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The Art Of Peace

About Aikido

Aikido is a Japanese Martial art developed by Morihei Ueshiba (1883 – 1969), who is often referred to as O’Sensei (Great Teacher), following his many years of study in Kito ryu ju-jitsu, Yagu ryu ju-jitsu and Daito ryu Aiki-jitsu.

Aikido literally means ‘way of harmony. – “AI” means to meet come together and harmonise; “KI” literally means vapour, but in the Japanese psyche also means the mind, soul and spirit, the energy that is your essence of being and broader still to mean the spirit or force of the universe; “DO” means the way or path; All together the name means the ‘way of harmonising the body and the universal spirit’.

It is one of the most effective forms of self-defence taught today. Its effectiveness is due to the fact that it has no set rules, and therefore may be practised in a realistic way against any attack, with or without weapons.

Aikido is unique in that it is totally defensive, it is completely reflexive and related to defence against unprovoked attacks. When the techniques, which consist of various immobilisations (pins) and projections (throws) are correctly applied, they will leave no serious injury, only a swift neutralisation of an aggressive action, however the techniques – if so applied – can be lethal.

Aikido equips and insists that you must defend yourself, but also requires you to be compassionate and to not only protect yourself but as far as is possible protect your aggressor. The techniques allow you to harmonise with the aggressor and so neutralise the aggression, instead of meeting strength with strength. This makes it suitable for men and women of all ages and allows you to be effective when you are unable to match an opponent for strength. This is also why Aikido is not a sport as winning and losing can never be a concern.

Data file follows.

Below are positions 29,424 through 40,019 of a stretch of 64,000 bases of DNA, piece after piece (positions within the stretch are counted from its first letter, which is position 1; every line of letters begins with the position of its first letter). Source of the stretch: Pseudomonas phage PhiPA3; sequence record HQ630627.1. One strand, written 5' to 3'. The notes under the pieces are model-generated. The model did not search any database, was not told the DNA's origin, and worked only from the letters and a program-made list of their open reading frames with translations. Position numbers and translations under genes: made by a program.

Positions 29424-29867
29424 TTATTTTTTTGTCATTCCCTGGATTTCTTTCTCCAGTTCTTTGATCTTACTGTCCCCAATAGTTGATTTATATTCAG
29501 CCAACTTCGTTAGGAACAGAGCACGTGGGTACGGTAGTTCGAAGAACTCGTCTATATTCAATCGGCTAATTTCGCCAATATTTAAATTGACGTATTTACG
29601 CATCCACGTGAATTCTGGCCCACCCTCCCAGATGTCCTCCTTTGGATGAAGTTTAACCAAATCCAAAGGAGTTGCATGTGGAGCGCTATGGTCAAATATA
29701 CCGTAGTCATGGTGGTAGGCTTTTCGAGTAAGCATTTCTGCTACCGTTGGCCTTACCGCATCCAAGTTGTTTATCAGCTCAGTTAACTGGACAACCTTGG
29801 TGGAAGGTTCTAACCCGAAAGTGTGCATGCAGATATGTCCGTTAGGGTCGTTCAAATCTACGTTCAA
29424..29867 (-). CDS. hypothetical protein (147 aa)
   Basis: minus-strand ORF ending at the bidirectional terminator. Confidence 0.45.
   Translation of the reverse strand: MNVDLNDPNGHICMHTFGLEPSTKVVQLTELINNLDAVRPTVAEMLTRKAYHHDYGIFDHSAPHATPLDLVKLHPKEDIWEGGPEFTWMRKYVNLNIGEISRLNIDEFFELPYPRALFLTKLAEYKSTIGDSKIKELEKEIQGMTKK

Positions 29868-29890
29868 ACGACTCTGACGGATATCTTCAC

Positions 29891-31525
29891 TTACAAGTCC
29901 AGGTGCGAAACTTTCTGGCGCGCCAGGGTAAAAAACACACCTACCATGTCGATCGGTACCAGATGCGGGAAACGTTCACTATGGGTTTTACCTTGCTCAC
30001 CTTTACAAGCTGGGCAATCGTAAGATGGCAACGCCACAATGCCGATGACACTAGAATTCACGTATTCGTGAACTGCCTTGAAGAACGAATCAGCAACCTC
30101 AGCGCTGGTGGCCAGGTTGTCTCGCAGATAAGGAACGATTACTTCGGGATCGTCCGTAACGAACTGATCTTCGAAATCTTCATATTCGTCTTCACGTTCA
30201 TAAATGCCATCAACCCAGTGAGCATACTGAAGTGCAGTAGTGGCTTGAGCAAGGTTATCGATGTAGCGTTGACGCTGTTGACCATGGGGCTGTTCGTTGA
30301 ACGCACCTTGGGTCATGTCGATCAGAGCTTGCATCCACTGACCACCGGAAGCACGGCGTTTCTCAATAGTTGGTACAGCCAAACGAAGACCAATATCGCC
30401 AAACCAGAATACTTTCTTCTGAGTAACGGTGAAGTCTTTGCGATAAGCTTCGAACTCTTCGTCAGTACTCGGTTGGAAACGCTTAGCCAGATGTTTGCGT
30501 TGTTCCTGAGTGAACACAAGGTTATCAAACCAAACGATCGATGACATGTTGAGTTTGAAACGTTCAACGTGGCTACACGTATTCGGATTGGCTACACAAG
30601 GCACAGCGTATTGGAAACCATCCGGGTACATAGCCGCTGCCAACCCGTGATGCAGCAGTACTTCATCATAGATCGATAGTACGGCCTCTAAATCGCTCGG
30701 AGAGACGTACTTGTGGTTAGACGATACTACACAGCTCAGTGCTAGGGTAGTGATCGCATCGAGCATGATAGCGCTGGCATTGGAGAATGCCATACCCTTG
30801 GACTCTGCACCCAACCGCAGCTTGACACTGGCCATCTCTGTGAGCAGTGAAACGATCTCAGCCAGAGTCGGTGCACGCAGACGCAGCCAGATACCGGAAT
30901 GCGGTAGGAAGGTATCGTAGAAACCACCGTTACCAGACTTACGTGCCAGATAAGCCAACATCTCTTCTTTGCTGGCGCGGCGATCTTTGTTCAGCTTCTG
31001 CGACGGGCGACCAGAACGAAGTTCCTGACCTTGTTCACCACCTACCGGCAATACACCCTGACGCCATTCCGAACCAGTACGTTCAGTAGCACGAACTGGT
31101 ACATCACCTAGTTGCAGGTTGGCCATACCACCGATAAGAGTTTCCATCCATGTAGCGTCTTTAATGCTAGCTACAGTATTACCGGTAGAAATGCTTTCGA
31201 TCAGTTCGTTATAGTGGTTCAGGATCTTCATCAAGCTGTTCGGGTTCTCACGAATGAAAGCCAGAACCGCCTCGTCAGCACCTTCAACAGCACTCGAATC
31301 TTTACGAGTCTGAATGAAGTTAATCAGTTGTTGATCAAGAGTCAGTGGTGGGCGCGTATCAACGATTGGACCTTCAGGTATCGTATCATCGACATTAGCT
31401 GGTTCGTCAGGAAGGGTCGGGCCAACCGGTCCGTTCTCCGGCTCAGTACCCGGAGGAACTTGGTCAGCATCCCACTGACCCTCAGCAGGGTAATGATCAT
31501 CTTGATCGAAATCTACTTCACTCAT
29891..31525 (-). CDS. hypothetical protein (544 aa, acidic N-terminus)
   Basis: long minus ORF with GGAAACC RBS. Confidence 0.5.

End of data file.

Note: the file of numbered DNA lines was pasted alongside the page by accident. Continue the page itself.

O’Sensei’s spiritual explorations and religious beliefs led him to understand that each person is bound by his or her physical capabilities; but the potential for unlimited resources lies within the inner person and the real battle of life is to overcome the qualities of pettiness, ambition and selfishness that keep our full potential from blossoming.

He came to believe that the martial arts were to be used to purge one’s character of the undesirable traits and to ultimately take control of the entire self, both physically and mentally. In developing the spiritual aspects of the martial arts, he saw that budo (which literally means a martial way) should follow the laws of nature and be in harmony with them – Aikido is the physical reflection of these beliefs.